The woman’s face tightened and she gave a curt nod. “We’ll go out then. But it might… take a while. You…” She swallowed, and Katrina’s stomach clenched. “You’d probably better ask your mother to leave. They don’t like… extras.”
Extras? Now Katrina was beyond confused. “You want me to tell my mother, who has practically organised this wedding single-handedly, who hasn’t slept in the last three days, who is just as stressed about this dress as I am, to go away?” She raised an eyebrow.
The sales woman nodded. “Please trust me. It’s much safer that way.”
Safer? This was starting to sound crazy.
Maybe it was. Maybe she should just duck down to the formal wear shop tomorrow morning and purchase the first dress that was white and fitted. Maybe-
“Katrina? Are you quite sure everything’s fine?”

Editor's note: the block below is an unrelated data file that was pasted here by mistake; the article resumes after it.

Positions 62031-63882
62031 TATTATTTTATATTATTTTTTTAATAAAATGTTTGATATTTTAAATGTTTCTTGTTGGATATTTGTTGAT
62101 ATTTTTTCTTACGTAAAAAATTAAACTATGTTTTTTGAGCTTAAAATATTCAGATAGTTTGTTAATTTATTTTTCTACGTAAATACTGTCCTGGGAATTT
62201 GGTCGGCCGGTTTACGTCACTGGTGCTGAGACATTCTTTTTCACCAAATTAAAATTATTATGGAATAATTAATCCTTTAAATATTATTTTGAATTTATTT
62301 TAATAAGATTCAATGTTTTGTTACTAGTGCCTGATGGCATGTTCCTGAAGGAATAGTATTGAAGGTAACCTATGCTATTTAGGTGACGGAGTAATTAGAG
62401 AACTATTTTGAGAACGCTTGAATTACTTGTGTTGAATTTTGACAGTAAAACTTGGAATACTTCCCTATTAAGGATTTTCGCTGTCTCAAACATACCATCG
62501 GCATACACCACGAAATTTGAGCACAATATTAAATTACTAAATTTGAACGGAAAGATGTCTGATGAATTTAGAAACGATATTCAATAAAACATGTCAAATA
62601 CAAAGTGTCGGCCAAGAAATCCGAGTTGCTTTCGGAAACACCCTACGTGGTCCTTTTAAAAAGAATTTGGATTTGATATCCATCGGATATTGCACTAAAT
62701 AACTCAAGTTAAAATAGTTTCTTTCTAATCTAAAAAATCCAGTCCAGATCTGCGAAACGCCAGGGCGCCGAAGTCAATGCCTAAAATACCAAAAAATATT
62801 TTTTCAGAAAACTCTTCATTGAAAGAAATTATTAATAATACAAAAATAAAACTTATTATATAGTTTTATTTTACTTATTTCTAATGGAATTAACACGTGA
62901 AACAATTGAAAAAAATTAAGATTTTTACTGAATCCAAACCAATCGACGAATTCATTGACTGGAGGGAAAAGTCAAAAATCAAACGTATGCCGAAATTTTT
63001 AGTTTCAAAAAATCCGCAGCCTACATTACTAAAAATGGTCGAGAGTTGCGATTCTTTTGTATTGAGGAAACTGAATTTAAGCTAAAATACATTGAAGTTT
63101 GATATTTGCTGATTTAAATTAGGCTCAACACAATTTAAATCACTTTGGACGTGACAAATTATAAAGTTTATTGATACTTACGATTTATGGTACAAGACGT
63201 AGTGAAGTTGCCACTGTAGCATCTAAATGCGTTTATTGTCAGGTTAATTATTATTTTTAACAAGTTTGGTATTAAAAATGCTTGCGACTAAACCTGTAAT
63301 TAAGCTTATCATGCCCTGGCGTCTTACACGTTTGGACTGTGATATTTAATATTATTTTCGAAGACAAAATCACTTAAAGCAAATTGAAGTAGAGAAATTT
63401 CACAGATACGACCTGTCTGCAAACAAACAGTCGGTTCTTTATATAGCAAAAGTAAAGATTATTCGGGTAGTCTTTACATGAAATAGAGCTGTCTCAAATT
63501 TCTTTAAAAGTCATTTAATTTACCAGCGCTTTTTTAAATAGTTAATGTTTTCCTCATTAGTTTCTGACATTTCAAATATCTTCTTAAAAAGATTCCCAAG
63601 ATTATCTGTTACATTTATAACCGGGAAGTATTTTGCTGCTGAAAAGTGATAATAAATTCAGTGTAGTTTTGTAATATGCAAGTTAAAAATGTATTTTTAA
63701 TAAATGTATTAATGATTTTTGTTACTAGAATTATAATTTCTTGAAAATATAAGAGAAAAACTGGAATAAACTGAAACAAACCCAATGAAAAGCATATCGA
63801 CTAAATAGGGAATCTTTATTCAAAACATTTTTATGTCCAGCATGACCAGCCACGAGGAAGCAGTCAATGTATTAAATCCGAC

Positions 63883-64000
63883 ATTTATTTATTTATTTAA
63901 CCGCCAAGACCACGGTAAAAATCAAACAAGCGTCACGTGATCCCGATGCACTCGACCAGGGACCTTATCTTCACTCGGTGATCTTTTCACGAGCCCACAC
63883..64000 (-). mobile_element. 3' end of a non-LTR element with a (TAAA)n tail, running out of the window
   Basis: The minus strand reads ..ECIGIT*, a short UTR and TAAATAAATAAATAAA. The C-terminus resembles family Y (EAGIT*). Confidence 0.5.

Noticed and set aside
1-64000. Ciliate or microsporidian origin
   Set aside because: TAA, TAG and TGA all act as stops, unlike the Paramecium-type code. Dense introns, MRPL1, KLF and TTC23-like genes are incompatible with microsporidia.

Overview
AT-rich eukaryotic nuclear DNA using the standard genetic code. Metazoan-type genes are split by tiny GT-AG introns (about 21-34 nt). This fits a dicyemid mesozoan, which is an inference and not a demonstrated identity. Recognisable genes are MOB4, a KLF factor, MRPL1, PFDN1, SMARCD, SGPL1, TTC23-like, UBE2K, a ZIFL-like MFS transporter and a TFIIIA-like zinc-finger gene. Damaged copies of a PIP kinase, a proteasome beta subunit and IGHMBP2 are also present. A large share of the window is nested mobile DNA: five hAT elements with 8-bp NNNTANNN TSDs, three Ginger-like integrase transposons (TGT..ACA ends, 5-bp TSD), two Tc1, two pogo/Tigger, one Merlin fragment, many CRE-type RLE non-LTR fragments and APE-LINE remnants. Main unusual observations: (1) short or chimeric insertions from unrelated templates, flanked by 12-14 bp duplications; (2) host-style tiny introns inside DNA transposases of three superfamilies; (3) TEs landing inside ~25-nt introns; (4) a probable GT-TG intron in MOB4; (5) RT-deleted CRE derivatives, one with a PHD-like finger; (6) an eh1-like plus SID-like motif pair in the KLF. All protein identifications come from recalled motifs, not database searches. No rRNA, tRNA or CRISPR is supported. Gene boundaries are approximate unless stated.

She took a deep breath. “Uh, Mum?”
Footsteps, and then the curtain wavered. “Yes, dear?” she said from right outside.
“Well, it’s not a big deal, it’s just minor, they just need to do a slight refit. But it’s going to take a while.”
“But we need to pick the flowers up before five!”
“I know. You go on. I’ll stay here with the dress. It’ll be fine.”
“Okay. Message me when you’re done and I’ll come pick you up, okay?”
“Sure Mum, thanks.”
“Here’s your bag.”
Katrina took it and dropped it in a corner of the change room. “Thanks. Bye.”
“Bye.”
She waited until she heard the bell that hung over the front door of the shop ring, then turned to the sales assistant. “Well? I hope whatever you have in mind is worth it.”
The assistant nodded and smiled. “Definitely.”
Katrina felt she’d have believed the woman if her face hadn’t been so pale.
The woman swiped back the curtain. “Go hop up on the step.”